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              Quote: Narak-zempo
              Little in common.

              explosion chamber, buoyancy compartment, liquid fuel hopper, anti-torpedo bulkhead ...
              We are discussing a project 100 years ago.
              I agree with your arguments, and I know them.
              But the article is about the first steps in the field of anti-torpedo protection.
              Therefore, it is worth evaluating them, given the level of knowledge and technology of those years.

              Regarding the cumulative charge of the Great Patriotic War.
              It is unlikely that many in the armored forces knew about the Munroe effect.
              Just the grid worked like a trap for a shell: the screen either disrupted the focus of the jet, or destroyed the grenade itself.
              I do not suggest that you compare the grids from the shell beds on the T-34, with the elements of dynamic protection Malachite on the Armata platform wink
            2. Hog
              Hog April 13 2020 00: 29 New
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              Quote: Narak-zempo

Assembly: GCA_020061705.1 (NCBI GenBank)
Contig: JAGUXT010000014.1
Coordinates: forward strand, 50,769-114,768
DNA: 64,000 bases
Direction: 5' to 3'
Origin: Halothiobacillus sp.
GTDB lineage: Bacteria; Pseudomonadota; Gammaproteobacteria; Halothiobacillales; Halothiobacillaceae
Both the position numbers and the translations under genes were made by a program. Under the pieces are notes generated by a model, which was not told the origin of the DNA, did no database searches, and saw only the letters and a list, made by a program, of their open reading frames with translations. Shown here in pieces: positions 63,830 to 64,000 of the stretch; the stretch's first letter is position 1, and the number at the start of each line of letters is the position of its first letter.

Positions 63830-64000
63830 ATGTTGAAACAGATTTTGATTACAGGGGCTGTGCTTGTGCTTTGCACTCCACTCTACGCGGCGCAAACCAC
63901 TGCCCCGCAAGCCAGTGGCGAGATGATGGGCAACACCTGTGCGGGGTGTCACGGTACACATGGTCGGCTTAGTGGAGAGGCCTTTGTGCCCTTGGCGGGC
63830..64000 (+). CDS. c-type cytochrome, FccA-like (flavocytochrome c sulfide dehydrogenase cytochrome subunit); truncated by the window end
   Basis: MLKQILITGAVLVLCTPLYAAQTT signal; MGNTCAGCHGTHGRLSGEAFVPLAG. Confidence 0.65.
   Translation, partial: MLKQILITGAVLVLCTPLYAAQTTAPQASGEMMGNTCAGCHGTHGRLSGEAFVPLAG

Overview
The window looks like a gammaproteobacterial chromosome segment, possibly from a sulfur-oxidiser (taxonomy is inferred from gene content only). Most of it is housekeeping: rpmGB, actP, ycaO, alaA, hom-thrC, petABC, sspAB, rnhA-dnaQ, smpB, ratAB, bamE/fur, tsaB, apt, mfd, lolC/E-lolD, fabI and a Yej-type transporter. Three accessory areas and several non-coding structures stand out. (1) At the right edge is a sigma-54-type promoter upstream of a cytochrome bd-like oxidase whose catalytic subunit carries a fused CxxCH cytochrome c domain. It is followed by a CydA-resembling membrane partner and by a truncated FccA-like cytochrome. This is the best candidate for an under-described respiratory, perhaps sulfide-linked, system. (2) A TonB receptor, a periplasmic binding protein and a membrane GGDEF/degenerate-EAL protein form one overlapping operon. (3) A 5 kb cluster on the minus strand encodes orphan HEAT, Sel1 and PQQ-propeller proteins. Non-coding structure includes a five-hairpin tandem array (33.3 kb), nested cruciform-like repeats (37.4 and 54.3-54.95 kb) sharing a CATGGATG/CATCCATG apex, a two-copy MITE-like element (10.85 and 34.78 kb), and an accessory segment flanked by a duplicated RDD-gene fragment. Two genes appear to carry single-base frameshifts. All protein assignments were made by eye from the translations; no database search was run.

Little in common.
              The energy of the cumulative charge is small, the simple detonation of so many explosives on the armor is unable to damage the tank

              What does the tank have to do with it?
              Screens mainly put on light armored vehicles, and on them just the armor to a minimum (after getting into an armored car of an ATGM from Cornet, it is the destruction of the whole structure that occurs), like ships that have almost no armor in the underwater part (with rare exceptions) .
              1. Narak-zempo April 13 2020 07: 37 New
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                Quote: Hog
                What does the tank have to do with it?

                Despite the fact that the Germans began to put the screens on the Panzer IV.
                1. Hog
                  Hog April 13 2020 11: 50 New
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                  Quote: Narak-zempo
                  Despite the fact that the Germans began to put the screens on the Panzer IV.